(CNN) - As Sens. John McCain and Barack Obama battle over who has the best approach to national security, a new CNN poll finds Americans' concerns about terrorism have hit an all-time low for the post-September 11 era.
According to a CNN/Opinion Research Corporation survey released Wednesday, 35 percent of Americans believe a terrorist attack somewhere in the United States is likely over the next several weeks. The figure is the lowest in a CNN poll since the al Qaeda attacks on New York and Washington, which killed nearly 3,000 people.
Between 2002 and 2006, summertime polls typically showed that a majority of Americans believed that a terrorist attack was likely. Last summer, that figure dropped to 41 percent. This summer, it dropped another six points.
The new CNN poll also indicates that the war in Iraq remains deeply unpopular. Only three in ten voters favor the war, while 68 percent oppose it.
Similarly, only a third of voters would like to see the next president keep the same number of troops in Iraq that are currently stationed there.
For McCain, who is seeking to highlight his national security credentials and has staunchly defended the U.S. presence in Iraq, the latest poll results may not be viewed in a positive light.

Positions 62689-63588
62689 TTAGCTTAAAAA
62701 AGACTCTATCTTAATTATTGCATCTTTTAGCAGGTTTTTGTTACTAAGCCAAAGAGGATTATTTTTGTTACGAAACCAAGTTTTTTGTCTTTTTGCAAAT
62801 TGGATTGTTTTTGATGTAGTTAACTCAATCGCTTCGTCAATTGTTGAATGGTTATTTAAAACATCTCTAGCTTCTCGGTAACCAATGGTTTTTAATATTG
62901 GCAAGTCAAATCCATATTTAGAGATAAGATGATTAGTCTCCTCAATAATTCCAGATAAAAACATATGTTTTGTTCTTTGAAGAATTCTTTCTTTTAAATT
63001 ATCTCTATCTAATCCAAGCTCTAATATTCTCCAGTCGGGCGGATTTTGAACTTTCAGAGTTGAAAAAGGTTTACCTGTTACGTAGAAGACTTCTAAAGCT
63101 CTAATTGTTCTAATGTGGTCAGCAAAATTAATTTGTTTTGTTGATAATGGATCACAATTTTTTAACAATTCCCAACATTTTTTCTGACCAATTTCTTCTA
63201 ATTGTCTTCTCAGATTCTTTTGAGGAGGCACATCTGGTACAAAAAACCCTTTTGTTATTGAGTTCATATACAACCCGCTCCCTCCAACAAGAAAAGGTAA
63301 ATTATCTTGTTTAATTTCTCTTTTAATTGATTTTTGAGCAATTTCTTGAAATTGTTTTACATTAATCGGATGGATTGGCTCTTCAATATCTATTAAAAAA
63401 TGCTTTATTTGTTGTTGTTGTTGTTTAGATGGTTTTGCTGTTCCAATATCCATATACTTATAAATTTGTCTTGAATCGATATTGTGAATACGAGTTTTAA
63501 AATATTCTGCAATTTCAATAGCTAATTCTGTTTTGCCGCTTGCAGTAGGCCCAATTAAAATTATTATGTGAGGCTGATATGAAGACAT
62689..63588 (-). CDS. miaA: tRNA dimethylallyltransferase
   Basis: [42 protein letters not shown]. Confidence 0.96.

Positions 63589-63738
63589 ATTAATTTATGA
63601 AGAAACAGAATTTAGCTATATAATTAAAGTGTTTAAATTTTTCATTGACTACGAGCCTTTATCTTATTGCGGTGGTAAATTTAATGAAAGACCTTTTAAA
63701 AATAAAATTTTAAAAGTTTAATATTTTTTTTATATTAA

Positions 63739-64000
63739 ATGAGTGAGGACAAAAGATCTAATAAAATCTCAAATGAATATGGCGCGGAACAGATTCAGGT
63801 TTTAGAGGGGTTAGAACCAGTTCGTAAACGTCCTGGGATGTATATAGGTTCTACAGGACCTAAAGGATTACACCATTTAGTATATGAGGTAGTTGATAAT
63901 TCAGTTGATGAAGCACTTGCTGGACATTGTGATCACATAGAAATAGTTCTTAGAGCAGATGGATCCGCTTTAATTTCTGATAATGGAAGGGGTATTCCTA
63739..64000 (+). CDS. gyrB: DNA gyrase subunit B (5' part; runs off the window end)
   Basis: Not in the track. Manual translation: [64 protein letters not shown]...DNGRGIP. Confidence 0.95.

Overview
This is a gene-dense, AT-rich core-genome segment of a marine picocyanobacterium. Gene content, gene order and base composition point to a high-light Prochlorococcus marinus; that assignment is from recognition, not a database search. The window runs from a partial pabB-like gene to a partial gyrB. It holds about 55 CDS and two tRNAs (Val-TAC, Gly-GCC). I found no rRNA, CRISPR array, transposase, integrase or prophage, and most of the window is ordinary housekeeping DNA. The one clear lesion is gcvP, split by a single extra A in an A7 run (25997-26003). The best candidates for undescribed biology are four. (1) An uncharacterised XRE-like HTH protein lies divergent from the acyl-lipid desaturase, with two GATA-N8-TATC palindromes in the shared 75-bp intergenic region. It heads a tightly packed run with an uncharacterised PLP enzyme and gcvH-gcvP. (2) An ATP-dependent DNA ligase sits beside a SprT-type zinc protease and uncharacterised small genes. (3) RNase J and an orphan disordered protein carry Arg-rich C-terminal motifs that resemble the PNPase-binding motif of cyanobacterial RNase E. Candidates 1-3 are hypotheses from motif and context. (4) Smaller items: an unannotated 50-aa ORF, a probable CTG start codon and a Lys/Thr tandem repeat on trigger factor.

"Senator McCain's greatest strength is in foreign policy, particularly his reputation as the candidate best able to fight the war on terror," CNN Polling Director Keating Holland said.
"As the threat of a terrorist attack continues to recede in the mind of the American voter, the state of the economy and other domestic issues are likely to become even more important. That would be good news for Senator Obama, since the Democrats currently beat or tie the Republicans on every issue
Another potential problem for McCain may be found in President Bush's latest job approval ratings.
According to the new survey, only 30 percent of Americans approve of how Bush is handling his job, while 68 percent of Americans disapprove of Bush's job performance. These numbers are roughly consistent with the president's approval ratings over most of the last two years.
These numbers also reinforce the need for the presumptive Republican nominee to create an impression of distance and distinction between himself and Bush. Democrats, on the other hand, are eager to tie McCain to the unpopular outgoing Republican president and portray his possible election as the
equivalent of a third Bush term.
The poll, conducted June 26-29, surveyed 906 registered voters and carries a sampling error of 3.5 percentage points.